Low Water Pressure

Low water pressure can be caused by many different types of leaks, but a main water line leak is one of the most common.

How do you know if you have low water pressure? Here’s a little test to check and make sure your intuition is correct — turn on the water in your shower and then flush the toilet. If the shower stops running or slows to a trickle when you flush, then you have low water pressure.

Another way to check if you have low water pressure is by looking over your water meter. Inspect the meter before you begin a two hour period of using no water, and then survey it again after the two hours is up. If the meter changes at all then you probably have a leak.

Cracked Foundation

This one is a serious problem. If you have a leak, water can seep through the ground and get to your home’s foundation. This can cause cracks and eventually make your house unsafe.

If you are noticing wet spots, there might be a leak in your main water line. Don’t just leave them be or try to do a quick fix. Waiting to correct the problem could cost a lot more money later on…major structural cracks can cost anywhere from $10,000 or more to repair.

If you have any of these symptoms of a main water line leak, get it diagnosed as soon as possible.

Fixing it can be costly, but waiting and having to fix your foundation or other property damage will cost a lot more.

Call the plumbers in plaid, because we’ve got a main water line special for you.

 

Warning Signs You Need a Sewer Line Replacement

Broken sewer line. D & F Plumbing serving Vancouver WA and Portland OR talks about the warning signs you need a sewer line replacement.

Pooling water on lawn. D & F Plumbing serving Vancouver WA and Portland OR talks about the warning signs you need a sewer line replacement.Your sewer lines are buried underneath your property. They run from your home to the city sewer or septic tank. When these lines become damaged or clogged, they can burst and lead to sewage backups and pooling water in your lawn — which is not only a smelly nuisance but also a health hazard.

By learning to recognize the warning signs of sewer line issues, you can help prevent a damaged line from becoming a costly catastrophe.

Indoor Warning Signs

1. Sewage Backups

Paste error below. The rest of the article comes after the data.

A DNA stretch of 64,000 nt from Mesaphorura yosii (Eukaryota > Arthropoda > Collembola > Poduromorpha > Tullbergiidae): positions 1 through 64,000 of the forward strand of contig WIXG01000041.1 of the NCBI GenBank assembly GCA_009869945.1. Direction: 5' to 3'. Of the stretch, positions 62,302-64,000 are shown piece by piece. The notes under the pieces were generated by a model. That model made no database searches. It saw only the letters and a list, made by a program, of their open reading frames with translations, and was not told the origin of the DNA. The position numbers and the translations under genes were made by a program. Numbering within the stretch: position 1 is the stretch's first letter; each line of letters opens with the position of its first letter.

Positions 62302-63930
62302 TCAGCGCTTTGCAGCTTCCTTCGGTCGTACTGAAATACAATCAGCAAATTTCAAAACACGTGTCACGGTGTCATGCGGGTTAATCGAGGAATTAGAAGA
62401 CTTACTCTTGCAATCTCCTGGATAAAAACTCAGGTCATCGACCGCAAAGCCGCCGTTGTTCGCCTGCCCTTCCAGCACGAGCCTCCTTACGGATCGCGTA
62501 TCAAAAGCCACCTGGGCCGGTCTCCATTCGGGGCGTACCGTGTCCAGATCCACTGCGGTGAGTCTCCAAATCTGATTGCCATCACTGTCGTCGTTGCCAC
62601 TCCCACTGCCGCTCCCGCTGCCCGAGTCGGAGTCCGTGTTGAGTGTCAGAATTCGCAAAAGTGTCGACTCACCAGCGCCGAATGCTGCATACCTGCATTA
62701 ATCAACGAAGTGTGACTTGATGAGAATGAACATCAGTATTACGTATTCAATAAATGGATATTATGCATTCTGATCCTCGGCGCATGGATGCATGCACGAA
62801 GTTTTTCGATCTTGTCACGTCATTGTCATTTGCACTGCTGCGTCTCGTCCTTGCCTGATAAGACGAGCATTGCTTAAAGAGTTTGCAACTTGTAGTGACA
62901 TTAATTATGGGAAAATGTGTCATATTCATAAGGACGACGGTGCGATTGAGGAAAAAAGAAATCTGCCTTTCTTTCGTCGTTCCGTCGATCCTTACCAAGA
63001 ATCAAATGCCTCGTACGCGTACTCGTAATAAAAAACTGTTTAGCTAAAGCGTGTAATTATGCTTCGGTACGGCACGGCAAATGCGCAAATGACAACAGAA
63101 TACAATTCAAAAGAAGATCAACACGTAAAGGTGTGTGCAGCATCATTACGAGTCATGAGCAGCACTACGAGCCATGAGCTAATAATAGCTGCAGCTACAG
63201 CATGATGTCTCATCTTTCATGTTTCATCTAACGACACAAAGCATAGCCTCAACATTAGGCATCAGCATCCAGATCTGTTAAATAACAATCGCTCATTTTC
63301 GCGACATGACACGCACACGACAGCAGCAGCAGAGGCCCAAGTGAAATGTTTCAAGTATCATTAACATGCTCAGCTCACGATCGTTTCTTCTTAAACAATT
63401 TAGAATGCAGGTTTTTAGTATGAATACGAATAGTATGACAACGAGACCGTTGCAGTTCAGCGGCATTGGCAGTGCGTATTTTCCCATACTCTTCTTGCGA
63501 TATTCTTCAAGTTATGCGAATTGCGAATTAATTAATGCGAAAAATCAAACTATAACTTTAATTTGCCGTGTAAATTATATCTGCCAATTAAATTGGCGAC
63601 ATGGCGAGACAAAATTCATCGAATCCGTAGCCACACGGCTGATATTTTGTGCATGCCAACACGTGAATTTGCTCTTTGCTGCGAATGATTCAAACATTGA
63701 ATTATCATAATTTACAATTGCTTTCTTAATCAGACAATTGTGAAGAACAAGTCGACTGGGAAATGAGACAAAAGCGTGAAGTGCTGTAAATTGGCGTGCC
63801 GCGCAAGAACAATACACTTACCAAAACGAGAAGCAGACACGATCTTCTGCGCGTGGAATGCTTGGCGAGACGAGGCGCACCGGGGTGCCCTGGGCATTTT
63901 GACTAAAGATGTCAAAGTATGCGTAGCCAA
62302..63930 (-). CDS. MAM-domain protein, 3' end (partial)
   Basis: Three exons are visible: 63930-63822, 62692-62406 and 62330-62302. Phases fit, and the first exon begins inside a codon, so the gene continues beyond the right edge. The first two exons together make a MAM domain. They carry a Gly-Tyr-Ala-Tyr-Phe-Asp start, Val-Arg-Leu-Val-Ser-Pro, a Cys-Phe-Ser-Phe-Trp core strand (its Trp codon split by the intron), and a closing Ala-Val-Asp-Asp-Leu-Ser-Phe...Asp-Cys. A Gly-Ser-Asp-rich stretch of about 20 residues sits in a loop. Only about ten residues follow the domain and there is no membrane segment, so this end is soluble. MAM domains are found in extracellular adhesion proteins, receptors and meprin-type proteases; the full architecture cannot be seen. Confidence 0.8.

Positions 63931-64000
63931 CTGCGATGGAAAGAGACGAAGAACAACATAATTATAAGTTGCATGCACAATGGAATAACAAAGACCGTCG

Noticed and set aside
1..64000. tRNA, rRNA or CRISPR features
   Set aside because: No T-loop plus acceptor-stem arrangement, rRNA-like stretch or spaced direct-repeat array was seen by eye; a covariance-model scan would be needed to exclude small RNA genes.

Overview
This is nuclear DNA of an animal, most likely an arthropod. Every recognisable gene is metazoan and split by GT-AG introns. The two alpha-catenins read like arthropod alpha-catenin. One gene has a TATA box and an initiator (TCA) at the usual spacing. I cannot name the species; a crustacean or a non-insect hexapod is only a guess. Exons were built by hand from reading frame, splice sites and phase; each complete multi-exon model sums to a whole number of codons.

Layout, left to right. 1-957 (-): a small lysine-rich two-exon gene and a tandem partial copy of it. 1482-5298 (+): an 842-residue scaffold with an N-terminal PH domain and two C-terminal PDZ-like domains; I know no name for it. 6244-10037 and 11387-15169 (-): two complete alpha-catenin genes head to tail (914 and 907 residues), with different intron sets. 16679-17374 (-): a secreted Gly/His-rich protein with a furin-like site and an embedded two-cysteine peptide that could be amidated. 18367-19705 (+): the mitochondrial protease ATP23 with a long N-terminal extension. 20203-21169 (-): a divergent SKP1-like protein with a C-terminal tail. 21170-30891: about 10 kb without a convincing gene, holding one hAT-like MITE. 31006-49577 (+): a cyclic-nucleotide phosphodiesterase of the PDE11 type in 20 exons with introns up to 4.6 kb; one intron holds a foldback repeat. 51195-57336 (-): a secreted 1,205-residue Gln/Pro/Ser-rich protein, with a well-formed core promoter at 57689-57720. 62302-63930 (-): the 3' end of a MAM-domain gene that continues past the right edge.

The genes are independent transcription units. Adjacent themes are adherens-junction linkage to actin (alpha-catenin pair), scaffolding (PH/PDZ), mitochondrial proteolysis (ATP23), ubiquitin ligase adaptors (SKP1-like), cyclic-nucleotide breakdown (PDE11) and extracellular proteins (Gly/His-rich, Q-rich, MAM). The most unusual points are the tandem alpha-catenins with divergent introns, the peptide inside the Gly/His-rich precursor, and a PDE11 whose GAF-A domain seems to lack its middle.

If you’re experiencing frequent sewage backups despite your attempts to clear your sewer line, you may have a more serious problem on your hands.

2. Unpleasant Odors

Sewage odors around your property are generally a sure-fire signs you have a ruptured sewer line or clog somewhere in your sewer line. A plumbing contractor can inspect your sewer lines with a video inspection camera to be sure. This doesn’t require digging.

3. Slow Draining

If one of your toilets or sinks is slowly draining, you likely have a clog somewhere. However, if you have several drains in your home that aren’t draining properly, it’s likely you have a problem with your drain line. All of your drains go into this mainline, so if you’re dealing with several plumbing problems all at once, you may need to have your sewer line inspected and/or replaced.

Attempting to resolve this issue yourself with chemical drain cleaners is not only ineffective for this type of problem, but you may potentially damage your pipes.

Outdoor Warning Signs

When a sewer line suffers a crack or ruptures, you may see evidence on your lawn. Pay attention if you notice any of the below signs.

4. Pools of Wastewater on Your Lawn

Sewage pooling on your property is often the most obvious sign you have a sewer line break. This can also be a sign of a clogged drainfield, if you use a septic system, or a mainline issue if you are connected to the municipal sewer.

2. Soggy Patches on Your Lawn

Do you have soggy patches on your lawn? This means there is a lot of water beneath. If you can’t account for the extra moistness in your lawn, it’s highly likely the pipes underground are damaged.

3. Lush Patches of Grass

When a sewer line breaks, wastewater is released in the soil on your property, fertilizing it. So if you have patches of grass that are more thick and green than the rest of your lawn, you may have a sewer line problem.

Experts in Sewer Line Line Replacement

A damaged sewer line can contaminate your groundwater and flood your property with wastewater, not only causing extensive damage but also putting your family’s health at risk.

Whether you want to learn the condition of your pipes or need your sewer line repaired or replaced, you can count on the plumbing contractors at D & F Plumbing. We’ve been getting the job done right since 1927!

Warnings There is a Problem With Your Main Sewer Line